Keeping our eyes fixed on world to come
By Father R. Michael Schaab
Second Sunday of Lent/March 17
Genesis 15:5-12,17-18; Psalm 27:1,7-8,8-9,13-14; Philippians 3:17 — 4:1; Luke 9:28b-36
The first preface for Lent states that we “await the paschal feasts with the joy of minds made pure.” The older translation said, “Each year you give us this joyful season.” It has always struck me as odd that we associate these 40 days with joy. Lent to me has meant self-sacrifice, penance, fast and abstinence — just about the opposite of joy. An in depth look at the readings for the Second Sunday of Lent will help us to appreciate the real joy of this season.
But even before we look at the readings we need to go back to the 1960s to the “General norms for the liturgical year,” promulgated by St. Pope Paul VI. Those norms state that during Lent “the liturgy prepares the catechumens (those to be baptized at the Easter Vigil) for the celebration of the paschal mystery by the several stages of Christian initiation: it also prepares the faithful, who recall their baptism.” The real cause for joy in Lent is baptism. The smiles on the faces of parents who present their infants for baptism throughout the year and the happiness experienced by the catechumens who are to be baptized at the Easter Vigil are proof of the connection of Lent, paschal mystery, baptism and joy.
Today’s Gospel is Luke’s account of the Transfiguration. Jesus’ “face changed in appearance and his clothing became dazzling white.” That change invites us to our own transformation which in called conversion. That conversion is celebrated in baptism and renewed in us by God each Lent.
Note the parallels between his Transfiguration and our baptismal conversion. “His clothing became dazzling white” and we are clothed with a white garment at baptism. “His face changed,” and our hearts change in the conversion that is required by baptism. The voice of God first heard at Jesus’ own baptism by John in the Jordan is heard once again telling us “to listen to him.” And so began at our baptism that conversion process known as lifelong catechesis, constantly listening to him.
ALL CALLED TO CONVERSION
All of this is part of the New Covenant that God made with us in Christ and which we commemorate and celebrate at every Mass. It’s different from the old covenants, like the one made with Abram in today’s first reading, not because God is different, but because of what is promised.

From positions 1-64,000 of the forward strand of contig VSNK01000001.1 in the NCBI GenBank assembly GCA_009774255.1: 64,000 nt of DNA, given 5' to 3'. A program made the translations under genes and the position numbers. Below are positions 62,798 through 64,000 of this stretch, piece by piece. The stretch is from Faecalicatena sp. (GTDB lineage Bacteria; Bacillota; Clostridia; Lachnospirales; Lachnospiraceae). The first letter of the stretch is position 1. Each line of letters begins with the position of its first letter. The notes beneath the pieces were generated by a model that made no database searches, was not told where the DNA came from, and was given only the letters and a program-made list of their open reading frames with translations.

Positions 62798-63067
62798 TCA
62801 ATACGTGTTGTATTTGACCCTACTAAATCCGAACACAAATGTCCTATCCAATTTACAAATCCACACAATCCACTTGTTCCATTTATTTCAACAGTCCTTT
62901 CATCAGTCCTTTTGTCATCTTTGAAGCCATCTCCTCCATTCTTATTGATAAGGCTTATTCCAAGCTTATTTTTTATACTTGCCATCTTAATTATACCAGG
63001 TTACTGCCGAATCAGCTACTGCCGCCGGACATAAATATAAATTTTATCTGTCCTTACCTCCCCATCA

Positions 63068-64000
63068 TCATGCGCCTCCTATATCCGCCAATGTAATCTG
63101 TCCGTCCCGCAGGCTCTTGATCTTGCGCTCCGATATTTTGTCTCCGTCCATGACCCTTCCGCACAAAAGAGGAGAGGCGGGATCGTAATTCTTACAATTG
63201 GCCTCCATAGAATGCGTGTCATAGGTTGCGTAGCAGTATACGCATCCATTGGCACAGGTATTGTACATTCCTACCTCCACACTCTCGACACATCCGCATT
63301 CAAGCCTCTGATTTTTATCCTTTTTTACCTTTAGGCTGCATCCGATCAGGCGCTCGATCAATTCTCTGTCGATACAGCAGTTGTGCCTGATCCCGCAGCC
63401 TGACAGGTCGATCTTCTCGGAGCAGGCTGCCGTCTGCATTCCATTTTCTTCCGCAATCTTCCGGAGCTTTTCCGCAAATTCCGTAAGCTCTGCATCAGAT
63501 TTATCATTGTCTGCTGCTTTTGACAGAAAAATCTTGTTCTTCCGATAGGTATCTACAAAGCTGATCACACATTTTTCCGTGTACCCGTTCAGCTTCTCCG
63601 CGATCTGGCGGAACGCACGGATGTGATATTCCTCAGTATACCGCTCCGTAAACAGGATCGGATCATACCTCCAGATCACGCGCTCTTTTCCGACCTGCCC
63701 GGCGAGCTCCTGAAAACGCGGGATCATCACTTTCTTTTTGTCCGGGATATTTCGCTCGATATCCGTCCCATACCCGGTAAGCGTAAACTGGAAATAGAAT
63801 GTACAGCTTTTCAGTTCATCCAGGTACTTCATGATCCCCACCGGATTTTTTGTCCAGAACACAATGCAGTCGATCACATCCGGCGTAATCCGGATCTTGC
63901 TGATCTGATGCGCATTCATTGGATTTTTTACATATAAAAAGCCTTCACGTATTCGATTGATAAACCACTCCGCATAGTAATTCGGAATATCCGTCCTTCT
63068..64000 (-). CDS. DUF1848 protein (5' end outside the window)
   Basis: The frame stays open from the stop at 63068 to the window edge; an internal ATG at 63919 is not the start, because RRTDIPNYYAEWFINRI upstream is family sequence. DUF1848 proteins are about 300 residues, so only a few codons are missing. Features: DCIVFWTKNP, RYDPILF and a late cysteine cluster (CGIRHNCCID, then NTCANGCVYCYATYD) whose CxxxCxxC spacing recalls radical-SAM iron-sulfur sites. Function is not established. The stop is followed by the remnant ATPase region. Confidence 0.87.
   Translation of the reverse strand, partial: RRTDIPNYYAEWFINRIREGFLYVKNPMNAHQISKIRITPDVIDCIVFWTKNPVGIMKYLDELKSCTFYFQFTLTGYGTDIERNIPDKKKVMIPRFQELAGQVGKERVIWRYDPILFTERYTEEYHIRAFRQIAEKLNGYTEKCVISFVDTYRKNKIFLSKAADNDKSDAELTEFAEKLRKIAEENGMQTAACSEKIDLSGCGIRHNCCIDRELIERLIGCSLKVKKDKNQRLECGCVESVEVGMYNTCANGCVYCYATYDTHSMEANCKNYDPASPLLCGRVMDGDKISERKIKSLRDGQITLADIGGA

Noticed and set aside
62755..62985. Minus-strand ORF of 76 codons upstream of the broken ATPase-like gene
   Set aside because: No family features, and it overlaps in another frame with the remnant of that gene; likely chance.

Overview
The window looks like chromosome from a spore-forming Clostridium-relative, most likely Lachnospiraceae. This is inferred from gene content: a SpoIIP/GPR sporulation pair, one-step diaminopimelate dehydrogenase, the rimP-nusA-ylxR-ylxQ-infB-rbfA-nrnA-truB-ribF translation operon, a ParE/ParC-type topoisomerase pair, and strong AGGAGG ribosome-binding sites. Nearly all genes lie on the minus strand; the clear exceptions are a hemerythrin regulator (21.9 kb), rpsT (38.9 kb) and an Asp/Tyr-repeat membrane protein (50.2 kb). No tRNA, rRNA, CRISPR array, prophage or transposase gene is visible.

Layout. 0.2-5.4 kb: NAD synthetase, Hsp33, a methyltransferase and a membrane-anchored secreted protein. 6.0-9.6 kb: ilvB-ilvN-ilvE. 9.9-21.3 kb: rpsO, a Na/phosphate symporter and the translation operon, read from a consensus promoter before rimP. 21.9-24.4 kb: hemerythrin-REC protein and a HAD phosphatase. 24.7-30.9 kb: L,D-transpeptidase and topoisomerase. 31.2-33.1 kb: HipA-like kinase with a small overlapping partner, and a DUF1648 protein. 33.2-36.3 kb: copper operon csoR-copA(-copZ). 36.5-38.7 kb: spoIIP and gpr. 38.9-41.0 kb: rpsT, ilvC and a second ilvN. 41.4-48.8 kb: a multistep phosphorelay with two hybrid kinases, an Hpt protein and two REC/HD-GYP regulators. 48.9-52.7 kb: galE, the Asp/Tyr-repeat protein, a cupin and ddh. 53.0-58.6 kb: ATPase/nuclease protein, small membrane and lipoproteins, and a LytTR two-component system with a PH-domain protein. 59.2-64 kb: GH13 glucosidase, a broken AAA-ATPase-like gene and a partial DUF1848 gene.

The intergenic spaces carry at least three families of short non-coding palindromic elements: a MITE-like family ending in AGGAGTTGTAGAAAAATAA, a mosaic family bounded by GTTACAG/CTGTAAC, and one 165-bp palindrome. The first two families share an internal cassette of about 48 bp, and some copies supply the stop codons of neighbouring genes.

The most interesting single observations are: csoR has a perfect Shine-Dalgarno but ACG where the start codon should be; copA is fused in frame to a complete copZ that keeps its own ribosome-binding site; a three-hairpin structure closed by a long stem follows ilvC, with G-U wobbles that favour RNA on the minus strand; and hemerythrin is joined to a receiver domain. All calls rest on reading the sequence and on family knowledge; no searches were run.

God promised to give Abram the “land, from the Wadi of Egypt to the Great River, the Euphrates.” In the second reading Paul points out that in the New Covenant God promises something beyond life in this world. The promise is that “our citizenship is in heaven.” There we will experience our final transfiguration when “He will change our lowly body to conform with his glorified body.”
In the Gospel account of the Transfiguration Peter appears confused and “did not know what he was saying” when he suggests making three tents for Jesus, Moses and Elijah so they would have somewhere to stay here on earth. What he didn’t realize was that Jesus had come to offer him and all humanity a place to stay in heaven. Our acceptance of this offer and our first step toward heaven is baptism. Lent comes around every year to deepen our conversion so we can live in this world with our eyes fixed on the world that is to come.
In any reflection on baptism one comes to the point of confronting death. In baptism we die to sin so that we might rise to new life in Christ. That’s the transfiguration-conversion-transformation God works in us throughout our lives. It’s interesting that one of the last Scriptures that is read as mourners stand around an open grave to commit the body of their loved one to the earth from which it was made comes from today’s second reading. “Our citizenship is in heaven, and from it we await a savior, the Lord Jesus Christ.” The coming of our Savior is the cause of great joy.
Father R. Michael Schaab is a senior priest of the Diocese of Peoria who gives retreats and days of recollection, and fills in as presider at parish Masses on weekends. He resides on a hobby farm in Putnam County.